How To Create Talent Density

In this (long) article, I want to talk about a new concept called Talent density. And as I pondered the concept I think it represents one of the more important topics in management. So I hope you find it as interesting as I do.

First of all, the concept of talent density, pioneered by Netflix by the way, is simple.

Talent Density is the quality and density of skills, capabilities and performance you have in your company.

So, if you have a company that is 100% high performers, you’re very dense. If you have a company that’s 20% high performers, you’re not very dense. It’s easy to understand, but hard to implement, because it gets to the point of how we define performance, how we select people to hire, how we decide who’s going to get promoted, how we decide who’s going to work on what project and how we’re going to distribute pay.

So before I explain talent density, let’s talk about the basic beliefs most companies have. Most organizations believe that they’re operating with a normal distribution or bell curve of performance. I don’t know why that statistical model has been applied to organizations, but it has become almost a standard policy. (Academics have proven it false, as I explain below.)

Using the bell curve, we identify the “mean” or average performance, and then categorize performance into five levels. Number ones are two standard deviations to the right and number fives are two standard deviations to the left.

The people operating at level one get a big raise, the people operating at level two get medium raise, the people operating at level three get an average raise, the people operating at level four get a below average raise and the people operating at level five probably need to leave. Lots of politics in the process, but that’s typically how it works.

As I describe in The Myth of The Bell Curve, these performance and pay strategies have been used for decades. And at scale they create a mediocrity-centered organization, because the statistics limit the quantity and value of 1’s. If you’re operating at 1 level and you get a 2, you’ll quit. If you’re operating at 3 level, you’re probably going to coast. You get my drift. And since the bulk of the company is rated 2 or 3, most of the managers are in the middle.

As the saying goes, A managers hire A people, B managers hire C people. So over time, if not constantly tuned, we end up with an organization that is almost destined to be medium in performance.

Now I’m not saying every company goes through this process, but if you look at the productivity per employee in large organizations it’s almost always below that of smaller organizations. Why? Because as organizations grow, the talent density declines. (Netflix, as an example, example, generates almost $3M of revenue per employee, twice that of Google and 10X that of Disney. And they are the only profitable streaming company, with fewer than 20,000 employees and a $240 billion market cap.)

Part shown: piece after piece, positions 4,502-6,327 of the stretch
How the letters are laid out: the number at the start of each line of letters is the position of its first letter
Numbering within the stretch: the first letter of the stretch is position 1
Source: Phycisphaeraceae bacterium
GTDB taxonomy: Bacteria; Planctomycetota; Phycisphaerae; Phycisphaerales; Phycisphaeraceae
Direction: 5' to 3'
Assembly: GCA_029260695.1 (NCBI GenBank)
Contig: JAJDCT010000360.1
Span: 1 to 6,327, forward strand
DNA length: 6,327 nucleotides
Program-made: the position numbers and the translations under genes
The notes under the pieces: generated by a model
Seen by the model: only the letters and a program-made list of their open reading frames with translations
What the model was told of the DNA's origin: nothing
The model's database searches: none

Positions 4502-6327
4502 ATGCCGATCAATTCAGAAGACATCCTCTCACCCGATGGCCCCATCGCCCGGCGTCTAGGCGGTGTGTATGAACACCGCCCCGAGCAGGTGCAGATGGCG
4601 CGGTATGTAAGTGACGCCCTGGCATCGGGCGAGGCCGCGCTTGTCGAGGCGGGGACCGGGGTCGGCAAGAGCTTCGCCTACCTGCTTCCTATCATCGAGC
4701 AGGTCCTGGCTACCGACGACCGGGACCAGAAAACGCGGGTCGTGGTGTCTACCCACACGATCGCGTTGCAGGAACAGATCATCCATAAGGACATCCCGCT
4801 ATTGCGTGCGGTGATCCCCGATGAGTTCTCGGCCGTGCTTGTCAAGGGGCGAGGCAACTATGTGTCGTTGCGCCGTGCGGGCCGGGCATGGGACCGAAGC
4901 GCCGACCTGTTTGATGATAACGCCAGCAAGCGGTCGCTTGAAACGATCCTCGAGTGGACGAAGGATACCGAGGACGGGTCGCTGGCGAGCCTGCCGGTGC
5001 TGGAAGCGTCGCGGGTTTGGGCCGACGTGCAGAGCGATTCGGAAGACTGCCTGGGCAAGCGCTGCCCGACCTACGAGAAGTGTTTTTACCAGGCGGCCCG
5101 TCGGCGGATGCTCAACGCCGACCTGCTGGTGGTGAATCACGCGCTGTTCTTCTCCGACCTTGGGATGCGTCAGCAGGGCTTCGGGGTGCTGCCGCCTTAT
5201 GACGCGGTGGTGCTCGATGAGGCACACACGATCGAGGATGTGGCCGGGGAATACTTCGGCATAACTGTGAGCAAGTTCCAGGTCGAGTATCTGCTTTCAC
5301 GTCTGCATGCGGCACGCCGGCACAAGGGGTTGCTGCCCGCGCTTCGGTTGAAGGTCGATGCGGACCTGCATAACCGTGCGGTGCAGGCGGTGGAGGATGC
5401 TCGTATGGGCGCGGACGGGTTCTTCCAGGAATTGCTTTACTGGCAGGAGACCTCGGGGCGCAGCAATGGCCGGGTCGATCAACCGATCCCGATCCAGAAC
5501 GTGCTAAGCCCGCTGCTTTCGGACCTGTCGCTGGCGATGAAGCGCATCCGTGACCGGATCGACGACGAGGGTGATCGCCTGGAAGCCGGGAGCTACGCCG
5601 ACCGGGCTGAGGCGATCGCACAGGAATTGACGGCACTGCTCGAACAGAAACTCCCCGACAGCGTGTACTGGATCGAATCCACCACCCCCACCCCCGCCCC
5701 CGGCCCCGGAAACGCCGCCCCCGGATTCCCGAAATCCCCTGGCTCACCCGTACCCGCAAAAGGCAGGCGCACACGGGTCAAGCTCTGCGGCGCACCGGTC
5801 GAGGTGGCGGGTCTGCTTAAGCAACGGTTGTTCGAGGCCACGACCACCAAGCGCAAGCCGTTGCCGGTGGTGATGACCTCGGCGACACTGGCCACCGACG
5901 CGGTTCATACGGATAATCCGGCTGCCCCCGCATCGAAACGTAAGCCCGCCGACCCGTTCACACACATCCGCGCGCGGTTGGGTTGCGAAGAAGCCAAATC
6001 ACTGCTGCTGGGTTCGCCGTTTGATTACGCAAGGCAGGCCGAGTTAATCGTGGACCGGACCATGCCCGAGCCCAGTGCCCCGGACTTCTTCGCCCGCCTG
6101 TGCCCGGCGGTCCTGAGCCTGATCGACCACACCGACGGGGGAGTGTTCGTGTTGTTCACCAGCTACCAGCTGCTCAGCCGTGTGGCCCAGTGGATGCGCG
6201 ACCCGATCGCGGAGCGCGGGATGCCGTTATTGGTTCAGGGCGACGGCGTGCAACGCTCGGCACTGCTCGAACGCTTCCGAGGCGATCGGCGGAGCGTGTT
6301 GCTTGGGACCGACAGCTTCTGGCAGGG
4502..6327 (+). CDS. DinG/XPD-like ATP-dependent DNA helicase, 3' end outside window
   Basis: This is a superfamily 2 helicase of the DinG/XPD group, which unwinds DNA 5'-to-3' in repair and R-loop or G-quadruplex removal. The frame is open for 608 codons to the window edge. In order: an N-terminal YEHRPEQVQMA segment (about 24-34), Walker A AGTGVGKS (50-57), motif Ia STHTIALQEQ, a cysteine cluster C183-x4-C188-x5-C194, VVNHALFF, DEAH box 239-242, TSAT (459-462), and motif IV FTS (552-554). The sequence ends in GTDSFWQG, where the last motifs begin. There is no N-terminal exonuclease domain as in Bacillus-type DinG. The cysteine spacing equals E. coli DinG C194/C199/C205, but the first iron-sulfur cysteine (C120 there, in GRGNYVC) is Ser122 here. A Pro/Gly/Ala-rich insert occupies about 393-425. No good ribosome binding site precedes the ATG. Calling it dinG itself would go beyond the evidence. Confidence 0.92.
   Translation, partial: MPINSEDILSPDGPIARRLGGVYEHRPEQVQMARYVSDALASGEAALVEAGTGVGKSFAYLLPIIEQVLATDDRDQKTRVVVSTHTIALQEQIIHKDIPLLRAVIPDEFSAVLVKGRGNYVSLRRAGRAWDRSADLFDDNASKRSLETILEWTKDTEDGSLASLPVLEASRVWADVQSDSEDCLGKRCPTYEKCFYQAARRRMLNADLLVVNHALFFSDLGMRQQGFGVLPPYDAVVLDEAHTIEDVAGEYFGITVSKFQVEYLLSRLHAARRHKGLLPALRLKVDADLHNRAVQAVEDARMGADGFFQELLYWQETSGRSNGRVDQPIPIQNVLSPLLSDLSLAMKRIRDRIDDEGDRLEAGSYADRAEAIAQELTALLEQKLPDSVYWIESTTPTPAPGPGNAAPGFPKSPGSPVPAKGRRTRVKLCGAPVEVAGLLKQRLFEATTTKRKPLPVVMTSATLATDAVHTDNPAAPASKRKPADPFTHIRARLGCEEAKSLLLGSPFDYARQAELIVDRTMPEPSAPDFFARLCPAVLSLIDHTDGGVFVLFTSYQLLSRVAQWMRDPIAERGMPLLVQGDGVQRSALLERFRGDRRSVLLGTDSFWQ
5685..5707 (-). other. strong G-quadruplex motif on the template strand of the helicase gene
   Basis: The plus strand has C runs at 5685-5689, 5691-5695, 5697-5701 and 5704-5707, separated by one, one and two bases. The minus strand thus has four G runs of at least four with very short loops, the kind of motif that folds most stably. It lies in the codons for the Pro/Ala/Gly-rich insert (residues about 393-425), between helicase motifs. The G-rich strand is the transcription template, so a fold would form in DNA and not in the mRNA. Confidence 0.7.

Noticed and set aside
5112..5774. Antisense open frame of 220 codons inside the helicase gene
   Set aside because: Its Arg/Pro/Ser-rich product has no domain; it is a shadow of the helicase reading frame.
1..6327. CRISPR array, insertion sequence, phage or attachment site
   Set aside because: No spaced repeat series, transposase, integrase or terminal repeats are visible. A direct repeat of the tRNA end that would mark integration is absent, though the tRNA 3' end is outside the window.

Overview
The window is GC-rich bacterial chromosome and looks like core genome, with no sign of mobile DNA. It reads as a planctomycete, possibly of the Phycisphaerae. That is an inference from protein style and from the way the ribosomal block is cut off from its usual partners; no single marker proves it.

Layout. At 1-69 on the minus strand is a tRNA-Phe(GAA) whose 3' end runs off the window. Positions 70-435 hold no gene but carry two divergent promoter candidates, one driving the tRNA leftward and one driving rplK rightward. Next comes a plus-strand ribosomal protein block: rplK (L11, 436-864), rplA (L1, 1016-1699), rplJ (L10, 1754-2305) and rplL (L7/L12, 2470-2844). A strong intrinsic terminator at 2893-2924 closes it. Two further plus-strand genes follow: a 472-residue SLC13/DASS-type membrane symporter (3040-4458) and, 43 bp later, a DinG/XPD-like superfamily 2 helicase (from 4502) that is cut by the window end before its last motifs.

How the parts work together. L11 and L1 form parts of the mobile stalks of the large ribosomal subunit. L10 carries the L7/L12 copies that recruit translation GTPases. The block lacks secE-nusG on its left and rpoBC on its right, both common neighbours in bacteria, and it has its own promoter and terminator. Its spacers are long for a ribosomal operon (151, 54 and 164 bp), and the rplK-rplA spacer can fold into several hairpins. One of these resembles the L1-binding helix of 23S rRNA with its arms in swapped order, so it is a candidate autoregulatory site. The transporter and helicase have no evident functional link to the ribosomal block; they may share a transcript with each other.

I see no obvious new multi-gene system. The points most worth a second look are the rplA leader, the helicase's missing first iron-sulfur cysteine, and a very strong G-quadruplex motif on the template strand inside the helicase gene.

The traditional model was fine in the industrial age when we had a surplus of talent, jobs were clearly defined, and most employees were measure by the “number of widgets they produced.” In those days we could swap out a “low performer” for a “high performer” because there were lots of people in the job market.

We don’t live in that world anymore. The world we now live in has sub 4% unemployment, a constant shortage of key skills, and a growing shortage of labor. And thanks to automation and AI, the revenue or value per person has skyrocketed, almost an order of magnitude higher than it was 30 years ago.

So we need a better way to think about performance in a world where companies with fewer people can outperform those who get too big. Look at how Salesforce, Google, Apple, who are essentially creative companies, have slowed their ability to innovate as they get bigger. Look at how OpenAI, who is a tiny company, is outperforming Google and Microsoft.

Today most businesses outperform through innovation, time to market, customer intimacy, or IP – not through scale or “harder work.”

How do we maintain a high level of talent density when we’re growing the company and hiring lots of people? Netflix wrote the book on this, so let me give you the story.

First, the hiring process should focus on talent density, not butts in seats. Rather than hire someone to “fill a role” we look for someone who is additive or multiplicative to the entire team. Hire someone that challenges the status quo and brings new ideas, skills, and ideas beyond the “job” as defined. Netflix values courage, innovation, selflessness, inclusion, and teamwork, for example. These are not statements about “doing your job as defined.”

Netflix’s idea is that each incremental hire should make everybody else in the company and everybody else in the team produce at a higher level. Now this is a threatening thing for an insecure manager because most managers don’t want to hire somebody that could take their job away. But that’s why we have this problem.

Second, we need to manage or create some type of performance management process that is built around the Pareto distribution (also called the Power Law) and not the normal distribution. In the Pareto distribution or the power law, we have a small number of people who generate an outsized level of performance, you can call it the 80/20 rule or the 90/10 rule. (20% of the people do 80% of the work)

Studies have shown that companies and many populations work this way, and it makes sense. Think about athletes, where a small number of super athletes are 2-3 better than their peers. The same thing is true in music, science, and entertainment. It’s also true in sales and many business disciplines.

Research conducted in 2011 and 2012 by Ernest O’Boyle Jr. and Herman Aguinis (633,263 researchers, entertainers, politicians, and athletes in a total of 198 samples). found that performance in 94 percent of these groups did not follow a normal distribution. Rather these groups fall into what is called a “Power Law” distribution.

In every population of human beings there are a few people who just have God-given gifts to outperform in the job, and they just naturally seem to be far better than everyone else.